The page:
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Abstract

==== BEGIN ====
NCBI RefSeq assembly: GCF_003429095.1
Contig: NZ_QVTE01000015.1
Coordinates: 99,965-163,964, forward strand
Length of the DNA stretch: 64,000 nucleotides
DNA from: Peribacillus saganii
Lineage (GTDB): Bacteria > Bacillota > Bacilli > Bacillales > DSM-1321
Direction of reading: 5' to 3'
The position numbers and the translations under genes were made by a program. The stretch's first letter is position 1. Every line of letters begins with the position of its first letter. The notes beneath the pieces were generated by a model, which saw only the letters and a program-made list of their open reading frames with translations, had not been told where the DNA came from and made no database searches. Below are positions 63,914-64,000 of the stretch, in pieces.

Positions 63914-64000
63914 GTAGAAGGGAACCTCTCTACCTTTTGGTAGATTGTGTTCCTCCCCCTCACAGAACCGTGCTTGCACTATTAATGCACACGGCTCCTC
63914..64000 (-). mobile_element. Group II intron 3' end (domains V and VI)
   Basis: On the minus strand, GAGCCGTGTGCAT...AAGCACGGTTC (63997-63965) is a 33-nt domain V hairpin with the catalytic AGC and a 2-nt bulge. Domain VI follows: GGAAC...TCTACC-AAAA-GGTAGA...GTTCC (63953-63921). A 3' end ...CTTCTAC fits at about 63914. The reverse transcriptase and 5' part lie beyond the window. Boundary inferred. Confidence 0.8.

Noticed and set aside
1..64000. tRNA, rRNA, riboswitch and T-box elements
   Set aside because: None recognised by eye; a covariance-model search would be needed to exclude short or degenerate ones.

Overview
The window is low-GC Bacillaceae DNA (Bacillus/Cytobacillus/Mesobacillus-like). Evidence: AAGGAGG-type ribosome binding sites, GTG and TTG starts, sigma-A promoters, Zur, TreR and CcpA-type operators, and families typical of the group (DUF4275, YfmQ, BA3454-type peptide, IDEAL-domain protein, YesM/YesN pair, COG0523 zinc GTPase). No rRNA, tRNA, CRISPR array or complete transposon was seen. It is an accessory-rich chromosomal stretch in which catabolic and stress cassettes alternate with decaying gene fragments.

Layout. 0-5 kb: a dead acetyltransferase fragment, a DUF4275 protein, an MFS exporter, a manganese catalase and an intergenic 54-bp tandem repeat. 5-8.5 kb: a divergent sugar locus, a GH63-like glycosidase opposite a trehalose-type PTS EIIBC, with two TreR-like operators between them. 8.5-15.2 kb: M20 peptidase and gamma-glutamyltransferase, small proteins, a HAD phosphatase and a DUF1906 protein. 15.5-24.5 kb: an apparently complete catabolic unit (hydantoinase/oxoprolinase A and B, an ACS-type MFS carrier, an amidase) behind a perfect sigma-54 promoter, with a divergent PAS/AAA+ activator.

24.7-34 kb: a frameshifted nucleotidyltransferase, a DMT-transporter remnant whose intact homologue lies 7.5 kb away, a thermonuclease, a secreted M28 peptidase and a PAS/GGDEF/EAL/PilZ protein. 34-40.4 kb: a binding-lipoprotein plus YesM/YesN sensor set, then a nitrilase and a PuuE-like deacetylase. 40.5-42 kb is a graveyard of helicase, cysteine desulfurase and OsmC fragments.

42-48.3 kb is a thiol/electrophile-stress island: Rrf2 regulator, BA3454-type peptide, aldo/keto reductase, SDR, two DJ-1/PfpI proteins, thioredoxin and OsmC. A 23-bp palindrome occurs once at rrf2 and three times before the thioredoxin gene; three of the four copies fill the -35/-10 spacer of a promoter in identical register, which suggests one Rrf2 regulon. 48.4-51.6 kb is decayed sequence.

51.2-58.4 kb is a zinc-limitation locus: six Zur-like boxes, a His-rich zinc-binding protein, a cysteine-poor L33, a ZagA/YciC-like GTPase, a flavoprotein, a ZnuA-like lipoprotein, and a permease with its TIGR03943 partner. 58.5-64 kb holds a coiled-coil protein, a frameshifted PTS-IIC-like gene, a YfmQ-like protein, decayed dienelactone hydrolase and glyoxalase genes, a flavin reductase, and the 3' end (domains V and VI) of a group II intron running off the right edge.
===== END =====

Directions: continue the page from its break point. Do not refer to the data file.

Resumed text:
The impact of new information from public reports has been widely investigated in many commodity markets, but little attention has been paid to the lumber market. In this paper, we examine the impact of two housing market reports, namely the New Residential Construction (Housing Starts) and the New Residential Sales reports, on the U.S. lumber futures market. Our results suggest that the housing starts report indeed affect lumber market volatility, while the New Residential sales report exerts a minor impact on lumber price volatility. We further find that the effect of the two reports on volatility differs depending on the level of inventory and nature of the news. When the level of inventory is low, larger-than-expected housing starts has the largest effect on lumber volatility. During periods of abundant inventory, lower-than-expected housing starts increases the volatility most. For the new home sales reports, we find that while lower-than-expected sales do not affect the volatility of lumber prices, larger-than-expected sales do increase the volatility.

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